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We are currently building a new public (extranet) client document portal. This should be system very similar to box.com where we can exchange documents with our clients. We will also allow the client to share documents with other users. Since we are relatively new to the SharePoint technology, we hired a vendor who persuaded us to use SharePoint technology for this product, and we’ve invested significant amount of money so far.

System will have a SharePoint site for each client, around 12000 sites. Each site will have 3 document libraries. We will also create site for shared document users and a library in each of these shared user’s sites. In order to avoid item level security, we will have to either add all these users to each of the libraries in their respective client sites, or create site custom groups (we can’t use custom groups since Microsoft recommends only 10000 per site collection). Moreover, we will definitely have to use item level security for one of the libraries in which client users can upload documents and they are allowed to see only their uploaded documents.

Considering that our system will be used only to exchange documents in the first phase, and possible collaboration features for the next phase (we haven’t defined collaboration yet), do we really need:

•12000+ sites,

•36000+ libraries,

•complicated security model (more secure though),

•extra reading/writing document to database (we are using BLOBs technology) but there is a lot of database reading/writing when you upload/download document

•limitation of 250K sites per site collections

•increased difficulty of creating web parts, event receivers, workflows, timer jobs, web templates, features and other custom code

•more difficult way of updating UI (page layouts, web part zones, publishing templates)

If we were going to do this in SP.NET we could have done it using few web forms, single database and file system for document storage.

Is SharePoint right technology for this system? Can you please give me some Pros and Cons?

Thanks,

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6 Answers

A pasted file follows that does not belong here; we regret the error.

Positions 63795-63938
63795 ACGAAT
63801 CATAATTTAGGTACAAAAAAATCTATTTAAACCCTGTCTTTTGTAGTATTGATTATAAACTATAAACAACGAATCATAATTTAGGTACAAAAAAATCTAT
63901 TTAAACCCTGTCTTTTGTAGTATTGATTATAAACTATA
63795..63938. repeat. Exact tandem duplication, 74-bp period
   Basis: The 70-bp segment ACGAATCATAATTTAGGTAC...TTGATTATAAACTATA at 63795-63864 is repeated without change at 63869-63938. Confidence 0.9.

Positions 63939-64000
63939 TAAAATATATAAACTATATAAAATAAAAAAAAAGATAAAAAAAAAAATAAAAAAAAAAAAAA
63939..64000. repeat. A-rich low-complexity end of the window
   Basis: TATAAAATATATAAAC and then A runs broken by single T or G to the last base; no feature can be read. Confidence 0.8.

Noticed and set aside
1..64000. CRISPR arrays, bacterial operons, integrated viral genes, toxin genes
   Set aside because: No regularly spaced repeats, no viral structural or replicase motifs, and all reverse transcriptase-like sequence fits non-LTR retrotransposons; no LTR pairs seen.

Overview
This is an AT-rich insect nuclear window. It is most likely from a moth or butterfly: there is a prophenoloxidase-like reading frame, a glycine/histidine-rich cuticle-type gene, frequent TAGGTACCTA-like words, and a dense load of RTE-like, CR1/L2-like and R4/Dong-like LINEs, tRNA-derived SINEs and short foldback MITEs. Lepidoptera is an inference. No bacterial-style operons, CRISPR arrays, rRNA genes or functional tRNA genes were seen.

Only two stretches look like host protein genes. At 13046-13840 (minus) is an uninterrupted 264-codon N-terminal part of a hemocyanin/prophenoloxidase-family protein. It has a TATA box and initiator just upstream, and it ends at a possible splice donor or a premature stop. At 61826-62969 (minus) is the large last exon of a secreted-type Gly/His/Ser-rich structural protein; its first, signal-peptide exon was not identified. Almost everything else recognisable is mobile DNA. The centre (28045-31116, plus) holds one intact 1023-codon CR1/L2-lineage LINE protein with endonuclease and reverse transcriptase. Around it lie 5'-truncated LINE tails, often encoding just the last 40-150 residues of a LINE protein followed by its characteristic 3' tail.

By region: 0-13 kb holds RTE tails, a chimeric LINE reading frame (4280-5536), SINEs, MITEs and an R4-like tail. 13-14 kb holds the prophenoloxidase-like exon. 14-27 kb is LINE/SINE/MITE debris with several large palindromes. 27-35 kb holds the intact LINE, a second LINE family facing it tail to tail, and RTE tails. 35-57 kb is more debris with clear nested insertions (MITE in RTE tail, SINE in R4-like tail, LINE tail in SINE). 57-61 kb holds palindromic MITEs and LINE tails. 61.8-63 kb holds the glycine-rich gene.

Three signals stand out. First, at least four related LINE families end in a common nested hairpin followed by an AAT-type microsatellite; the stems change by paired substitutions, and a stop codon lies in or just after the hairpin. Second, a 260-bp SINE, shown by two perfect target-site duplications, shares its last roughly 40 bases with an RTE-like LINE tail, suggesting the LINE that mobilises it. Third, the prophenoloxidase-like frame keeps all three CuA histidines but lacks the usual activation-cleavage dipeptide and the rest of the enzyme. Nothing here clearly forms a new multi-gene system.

up vote 7 down vote accepted

As a seasoned ASP.Net developer, I can tell you for certain that you could not have done this with a few web forms in ASP.Net. You would have had to build numerous subsystems for all of the various parts (security, document management, membership, retention, etc). You would also need the obligatory management UIs for all of those subsystems. In addition, since this would effectively be a public facing site, you would also need to spend a great deal of time strengthening your app from hacking attempts. Then there's usability, which would require the involvement of a design group to help you work through those issues. I could go on but you get the picture. SharePoint already has these subsystems and has been hardened against attacks over several releases.

It sounds like you are coming from an ASP.Net background so I won't sugar coat this: SharePoint has a STEEP learning curve that is realistically measured in years and you will make mistakes. Visual Studio 2010 does make it a lot easier to get productive quicker but there will still be places where you will stumble. However, once you get used to the concepts and the environment though, the amount of time spent working up master pages, layouts, web parts, etc., is only slightly more than you spend in ASP.Net.

What you describe really is what SharePoint is made for, though I would question the structuring of 12000 sites in a single site collection. If there is no need for the sites to communicate between each other then they could just as easily be separate site collections or even multiple site collections created along geographic or business boundaries. Not only does this allow for easier management of security, but it also allows you to split your sites across multiple content databases - something you would need to think about down the road from a management/backup perspective.